"Fortunately, because of great success with nonembryonic stem cells, we are free to go forward with ethical research that also is showing the most success in leading the way to treating human diseases"

To belive this statement, you must agree that a human being comes into existence after fertilization, period. Adult stem cells do have much potential, as do embryonic stem cells. There is no evidence from the Bible or from science that a human life starts at fertilization. This is an idea favored by some fundamentalist christians.

yourworstnightmare 11 years, 4 months ago

craigers, umbilical stem cells are of the "non-embryonic" category. They have the potential to form many tissues including blood, but embryonic stem cells have the potential to form any and every tissue in the body. This is why they have so much medical potential.

yourworstnightmare 11 years, 4 months ago

At the stage when embryonic stem cells are isolated from a fertilized embryo, the embryo has not yet implanted into the uterus.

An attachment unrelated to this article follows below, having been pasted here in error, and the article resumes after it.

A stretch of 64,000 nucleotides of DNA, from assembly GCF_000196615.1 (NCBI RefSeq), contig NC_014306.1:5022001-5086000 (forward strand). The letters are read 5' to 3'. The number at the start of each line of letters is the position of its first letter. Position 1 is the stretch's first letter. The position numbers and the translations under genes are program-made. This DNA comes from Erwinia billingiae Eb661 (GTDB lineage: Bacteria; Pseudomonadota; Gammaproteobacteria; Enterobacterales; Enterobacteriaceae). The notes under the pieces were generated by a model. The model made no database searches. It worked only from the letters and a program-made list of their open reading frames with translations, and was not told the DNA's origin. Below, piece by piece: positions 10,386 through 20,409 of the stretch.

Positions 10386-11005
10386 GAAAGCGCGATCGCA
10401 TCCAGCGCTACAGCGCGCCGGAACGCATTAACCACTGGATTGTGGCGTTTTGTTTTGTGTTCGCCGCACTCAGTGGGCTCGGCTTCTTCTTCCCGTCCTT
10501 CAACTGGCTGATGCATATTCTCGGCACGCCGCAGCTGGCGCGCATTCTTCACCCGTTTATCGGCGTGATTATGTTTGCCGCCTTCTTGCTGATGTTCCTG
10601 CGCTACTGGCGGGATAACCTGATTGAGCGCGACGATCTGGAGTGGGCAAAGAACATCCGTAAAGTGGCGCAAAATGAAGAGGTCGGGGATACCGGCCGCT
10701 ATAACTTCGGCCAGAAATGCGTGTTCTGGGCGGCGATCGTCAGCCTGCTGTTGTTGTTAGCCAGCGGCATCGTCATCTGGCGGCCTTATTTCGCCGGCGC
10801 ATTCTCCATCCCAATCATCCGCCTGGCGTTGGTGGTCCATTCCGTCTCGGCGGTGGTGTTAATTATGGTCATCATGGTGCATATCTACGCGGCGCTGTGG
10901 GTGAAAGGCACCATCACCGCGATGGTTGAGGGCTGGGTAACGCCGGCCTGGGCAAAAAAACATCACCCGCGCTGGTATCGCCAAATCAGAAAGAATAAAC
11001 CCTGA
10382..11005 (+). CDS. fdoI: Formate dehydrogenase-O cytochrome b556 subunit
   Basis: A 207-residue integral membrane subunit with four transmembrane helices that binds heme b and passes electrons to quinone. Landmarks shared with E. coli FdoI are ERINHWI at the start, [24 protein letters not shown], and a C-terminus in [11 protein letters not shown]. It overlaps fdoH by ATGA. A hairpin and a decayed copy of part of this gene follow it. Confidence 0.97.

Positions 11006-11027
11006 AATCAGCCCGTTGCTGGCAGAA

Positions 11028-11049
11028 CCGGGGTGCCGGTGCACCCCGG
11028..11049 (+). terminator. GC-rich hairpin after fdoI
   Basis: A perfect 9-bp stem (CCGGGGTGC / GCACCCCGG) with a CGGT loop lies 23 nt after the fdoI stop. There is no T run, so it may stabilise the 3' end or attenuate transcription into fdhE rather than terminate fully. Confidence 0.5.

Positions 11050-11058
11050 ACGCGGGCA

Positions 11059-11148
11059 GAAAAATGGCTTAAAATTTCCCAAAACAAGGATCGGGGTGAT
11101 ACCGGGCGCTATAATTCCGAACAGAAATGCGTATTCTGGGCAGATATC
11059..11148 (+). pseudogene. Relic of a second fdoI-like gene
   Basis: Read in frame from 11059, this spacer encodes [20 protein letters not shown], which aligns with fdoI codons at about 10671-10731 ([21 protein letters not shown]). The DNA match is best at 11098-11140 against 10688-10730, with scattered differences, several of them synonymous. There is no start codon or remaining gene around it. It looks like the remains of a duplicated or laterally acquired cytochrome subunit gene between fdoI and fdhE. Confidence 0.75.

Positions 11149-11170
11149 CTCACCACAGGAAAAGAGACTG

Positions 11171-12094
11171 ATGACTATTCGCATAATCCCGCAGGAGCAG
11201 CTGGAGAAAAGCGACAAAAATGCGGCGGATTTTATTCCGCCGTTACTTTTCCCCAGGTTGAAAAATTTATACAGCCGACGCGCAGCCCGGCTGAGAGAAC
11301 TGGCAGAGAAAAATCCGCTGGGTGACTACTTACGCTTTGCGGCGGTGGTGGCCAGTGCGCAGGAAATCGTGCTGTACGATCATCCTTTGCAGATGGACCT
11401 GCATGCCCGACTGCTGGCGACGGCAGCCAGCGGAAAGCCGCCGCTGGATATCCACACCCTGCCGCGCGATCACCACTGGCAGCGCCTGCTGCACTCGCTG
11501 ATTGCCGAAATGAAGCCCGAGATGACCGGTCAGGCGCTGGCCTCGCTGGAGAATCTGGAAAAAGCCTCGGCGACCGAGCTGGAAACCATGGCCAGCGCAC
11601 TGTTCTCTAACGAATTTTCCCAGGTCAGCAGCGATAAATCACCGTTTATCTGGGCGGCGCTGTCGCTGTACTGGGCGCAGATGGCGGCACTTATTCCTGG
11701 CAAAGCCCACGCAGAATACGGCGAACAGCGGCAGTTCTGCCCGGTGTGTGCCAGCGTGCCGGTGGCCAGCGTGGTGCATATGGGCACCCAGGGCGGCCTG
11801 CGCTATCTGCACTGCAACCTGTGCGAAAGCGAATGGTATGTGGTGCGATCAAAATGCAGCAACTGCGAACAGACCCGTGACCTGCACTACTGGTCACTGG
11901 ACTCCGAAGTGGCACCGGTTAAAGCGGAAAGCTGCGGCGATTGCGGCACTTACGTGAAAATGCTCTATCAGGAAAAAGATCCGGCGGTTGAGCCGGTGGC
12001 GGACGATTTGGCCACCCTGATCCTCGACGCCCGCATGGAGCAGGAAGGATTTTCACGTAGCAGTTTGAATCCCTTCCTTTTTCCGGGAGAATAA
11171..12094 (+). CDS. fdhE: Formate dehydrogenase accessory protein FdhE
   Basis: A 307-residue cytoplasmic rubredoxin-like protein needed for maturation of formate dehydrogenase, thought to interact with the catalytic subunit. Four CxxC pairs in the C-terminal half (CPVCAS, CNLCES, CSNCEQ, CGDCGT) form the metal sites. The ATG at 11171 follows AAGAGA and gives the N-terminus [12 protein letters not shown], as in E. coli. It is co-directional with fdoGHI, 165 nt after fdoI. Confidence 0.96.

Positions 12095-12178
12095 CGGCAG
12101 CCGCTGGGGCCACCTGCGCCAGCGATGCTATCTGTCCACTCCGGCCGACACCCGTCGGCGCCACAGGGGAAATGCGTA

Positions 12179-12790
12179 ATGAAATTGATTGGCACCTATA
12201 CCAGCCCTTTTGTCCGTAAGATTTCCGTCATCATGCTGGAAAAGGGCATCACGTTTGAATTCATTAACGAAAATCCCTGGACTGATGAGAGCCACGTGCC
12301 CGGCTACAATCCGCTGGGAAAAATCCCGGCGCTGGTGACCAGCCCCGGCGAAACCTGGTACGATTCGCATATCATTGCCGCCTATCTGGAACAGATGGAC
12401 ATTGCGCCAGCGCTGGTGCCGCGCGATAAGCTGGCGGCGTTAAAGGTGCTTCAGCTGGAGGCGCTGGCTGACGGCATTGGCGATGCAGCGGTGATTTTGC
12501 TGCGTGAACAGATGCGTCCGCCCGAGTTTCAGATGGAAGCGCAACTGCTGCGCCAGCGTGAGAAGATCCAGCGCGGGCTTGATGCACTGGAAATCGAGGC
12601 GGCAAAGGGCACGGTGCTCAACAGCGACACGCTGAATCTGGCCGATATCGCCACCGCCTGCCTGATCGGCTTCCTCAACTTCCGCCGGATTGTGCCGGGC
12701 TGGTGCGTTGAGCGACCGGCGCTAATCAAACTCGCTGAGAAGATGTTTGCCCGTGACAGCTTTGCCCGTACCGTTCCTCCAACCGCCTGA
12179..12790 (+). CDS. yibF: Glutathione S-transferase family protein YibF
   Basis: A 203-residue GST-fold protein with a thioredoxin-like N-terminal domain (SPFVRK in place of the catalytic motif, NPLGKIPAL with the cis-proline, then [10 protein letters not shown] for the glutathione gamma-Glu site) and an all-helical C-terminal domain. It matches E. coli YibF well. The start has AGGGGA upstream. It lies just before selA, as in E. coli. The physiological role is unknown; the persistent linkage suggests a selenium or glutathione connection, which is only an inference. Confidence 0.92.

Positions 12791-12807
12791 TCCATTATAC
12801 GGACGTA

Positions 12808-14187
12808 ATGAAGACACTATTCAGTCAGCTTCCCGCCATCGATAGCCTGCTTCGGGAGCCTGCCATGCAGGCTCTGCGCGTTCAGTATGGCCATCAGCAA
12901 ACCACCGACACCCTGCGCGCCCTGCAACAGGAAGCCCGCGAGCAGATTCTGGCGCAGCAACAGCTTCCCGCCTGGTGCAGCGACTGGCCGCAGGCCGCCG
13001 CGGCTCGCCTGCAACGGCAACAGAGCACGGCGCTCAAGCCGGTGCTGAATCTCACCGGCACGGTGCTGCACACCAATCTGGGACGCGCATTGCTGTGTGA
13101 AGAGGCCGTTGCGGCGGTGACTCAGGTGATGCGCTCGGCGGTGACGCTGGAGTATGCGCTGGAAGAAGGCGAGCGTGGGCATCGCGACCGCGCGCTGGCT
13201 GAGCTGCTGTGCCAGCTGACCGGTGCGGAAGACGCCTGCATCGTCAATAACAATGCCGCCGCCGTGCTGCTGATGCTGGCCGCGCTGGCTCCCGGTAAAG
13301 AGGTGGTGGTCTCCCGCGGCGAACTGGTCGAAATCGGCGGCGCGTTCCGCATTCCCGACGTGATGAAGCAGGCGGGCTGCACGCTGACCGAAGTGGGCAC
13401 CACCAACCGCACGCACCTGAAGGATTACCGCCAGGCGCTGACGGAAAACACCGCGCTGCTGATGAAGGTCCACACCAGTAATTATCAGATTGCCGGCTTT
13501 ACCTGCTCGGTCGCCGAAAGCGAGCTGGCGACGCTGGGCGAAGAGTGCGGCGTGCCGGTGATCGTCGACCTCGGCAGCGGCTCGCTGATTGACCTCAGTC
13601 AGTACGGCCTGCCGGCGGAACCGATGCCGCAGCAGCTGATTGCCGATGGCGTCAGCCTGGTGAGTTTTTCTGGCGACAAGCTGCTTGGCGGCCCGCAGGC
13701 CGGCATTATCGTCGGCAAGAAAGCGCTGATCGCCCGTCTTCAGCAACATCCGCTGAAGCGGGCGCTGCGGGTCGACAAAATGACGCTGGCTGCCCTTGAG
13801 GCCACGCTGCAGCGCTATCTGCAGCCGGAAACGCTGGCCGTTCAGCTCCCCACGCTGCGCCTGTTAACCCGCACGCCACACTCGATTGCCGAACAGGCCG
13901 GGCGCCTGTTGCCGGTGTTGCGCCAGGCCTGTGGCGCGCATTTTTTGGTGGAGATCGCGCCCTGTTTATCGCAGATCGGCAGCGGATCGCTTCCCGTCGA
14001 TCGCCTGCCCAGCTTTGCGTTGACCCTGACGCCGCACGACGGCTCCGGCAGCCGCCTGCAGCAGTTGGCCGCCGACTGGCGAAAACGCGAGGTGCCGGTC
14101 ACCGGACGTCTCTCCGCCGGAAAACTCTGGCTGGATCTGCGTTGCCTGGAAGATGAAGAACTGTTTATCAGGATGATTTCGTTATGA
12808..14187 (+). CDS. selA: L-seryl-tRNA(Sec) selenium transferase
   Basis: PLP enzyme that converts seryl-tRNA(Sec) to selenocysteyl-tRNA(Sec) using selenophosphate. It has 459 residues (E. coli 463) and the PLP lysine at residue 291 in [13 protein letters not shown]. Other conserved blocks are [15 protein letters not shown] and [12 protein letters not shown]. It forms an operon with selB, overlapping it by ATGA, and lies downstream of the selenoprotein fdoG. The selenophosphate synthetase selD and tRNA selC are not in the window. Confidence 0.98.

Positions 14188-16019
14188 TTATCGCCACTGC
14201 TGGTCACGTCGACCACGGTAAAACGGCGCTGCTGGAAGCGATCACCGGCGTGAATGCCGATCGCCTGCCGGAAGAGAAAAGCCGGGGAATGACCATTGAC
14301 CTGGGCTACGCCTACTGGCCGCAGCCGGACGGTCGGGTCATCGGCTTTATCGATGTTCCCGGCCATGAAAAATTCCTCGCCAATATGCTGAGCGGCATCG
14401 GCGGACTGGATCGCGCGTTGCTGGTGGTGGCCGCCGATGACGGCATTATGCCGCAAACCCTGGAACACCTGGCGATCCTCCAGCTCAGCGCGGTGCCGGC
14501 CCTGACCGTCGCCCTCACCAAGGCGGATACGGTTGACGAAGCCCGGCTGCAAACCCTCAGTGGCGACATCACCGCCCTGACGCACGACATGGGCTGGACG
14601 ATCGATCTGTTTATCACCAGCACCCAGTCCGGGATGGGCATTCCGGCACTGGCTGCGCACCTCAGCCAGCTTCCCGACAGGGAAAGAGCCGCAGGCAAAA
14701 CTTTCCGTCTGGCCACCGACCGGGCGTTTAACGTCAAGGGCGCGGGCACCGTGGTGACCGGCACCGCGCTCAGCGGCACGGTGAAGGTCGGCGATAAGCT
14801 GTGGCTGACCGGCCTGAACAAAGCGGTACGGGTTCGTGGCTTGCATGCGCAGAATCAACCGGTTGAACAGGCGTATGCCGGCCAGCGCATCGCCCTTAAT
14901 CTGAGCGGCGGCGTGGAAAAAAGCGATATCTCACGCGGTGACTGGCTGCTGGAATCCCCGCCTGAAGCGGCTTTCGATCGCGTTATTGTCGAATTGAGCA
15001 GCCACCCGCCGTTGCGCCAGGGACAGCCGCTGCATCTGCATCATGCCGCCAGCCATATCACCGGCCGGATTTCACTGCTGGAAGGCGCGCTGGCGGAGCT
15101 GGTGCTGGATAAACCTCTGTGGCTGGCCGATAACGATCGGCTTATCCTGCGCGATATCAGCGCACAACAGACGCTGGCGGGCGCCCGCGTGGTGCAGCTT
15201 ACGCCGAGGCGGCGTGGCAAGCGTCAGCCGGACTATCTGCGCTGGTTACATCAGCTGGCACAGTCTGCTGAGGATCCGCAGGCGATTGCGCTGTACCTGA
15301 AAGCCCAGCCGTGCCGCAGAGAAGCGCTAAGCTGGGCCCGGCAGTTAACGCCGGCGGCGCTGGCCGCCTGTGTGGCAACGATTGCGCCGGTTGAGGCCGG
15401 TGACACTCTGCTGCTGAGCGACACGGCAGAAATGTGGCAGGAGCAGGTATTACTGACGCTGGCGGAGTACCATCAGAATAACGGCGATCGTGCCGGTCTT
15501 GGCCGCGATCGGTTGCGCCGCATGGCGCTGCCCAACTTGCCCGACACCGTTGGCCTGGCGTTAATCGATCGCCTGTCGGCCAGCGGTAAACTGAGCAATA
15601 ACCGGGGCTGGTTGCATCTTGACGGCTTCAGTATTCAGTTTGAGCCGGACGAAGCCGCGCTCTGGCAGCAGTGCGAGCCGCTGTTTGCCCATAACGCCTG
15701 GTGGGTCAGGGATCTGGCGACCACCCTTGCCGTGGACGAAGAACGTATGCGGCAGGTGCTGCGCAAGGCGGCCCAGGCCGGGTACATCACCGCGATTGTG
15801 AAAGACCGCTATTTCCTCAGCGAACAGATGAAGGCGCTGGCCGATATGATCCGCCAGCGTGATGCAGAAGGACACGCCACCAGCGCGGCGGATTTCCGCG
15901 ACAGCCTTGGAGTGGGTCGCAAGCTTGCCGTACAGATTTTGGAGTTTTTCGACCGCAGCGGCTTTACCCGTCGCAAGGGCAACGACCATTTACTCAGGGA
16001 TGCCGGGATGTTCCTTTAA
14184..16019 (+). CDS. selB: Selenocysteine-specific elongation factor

Furthermore, the stem cells are not yet even specified at this point to form the embryo proper. They all have equal chance to form the embryo or to form parts of the placenta (amnion and umbilical cord). In other words, the embryo, which will go on to form the fetus and the infant, has not yet been defined from the stem cells at this point.

Both of these events, implantation and specification of the embryo from the stem cells, are just as necessary as fertilization for embryonic development to proceed.

lunacydetector 11 years, 4 months ago

mefirst, everything the letter writer wrote is fact based. check them yourself. also, pundit, does a great job confusing the issue between embryonic and adult or cord blood stem cells -of course i'm sure they are all for embryonic stem cell experimentation. as dr. mengele used to say when he was experimenting on jewish twins, heil hitler (because history has almost come full circle around again). embryonic stem cell supporters should think of themselves as modern day nazis (not trying to invoke the nazi term into the debate, but who else can i use to compare them with on a factual basis?).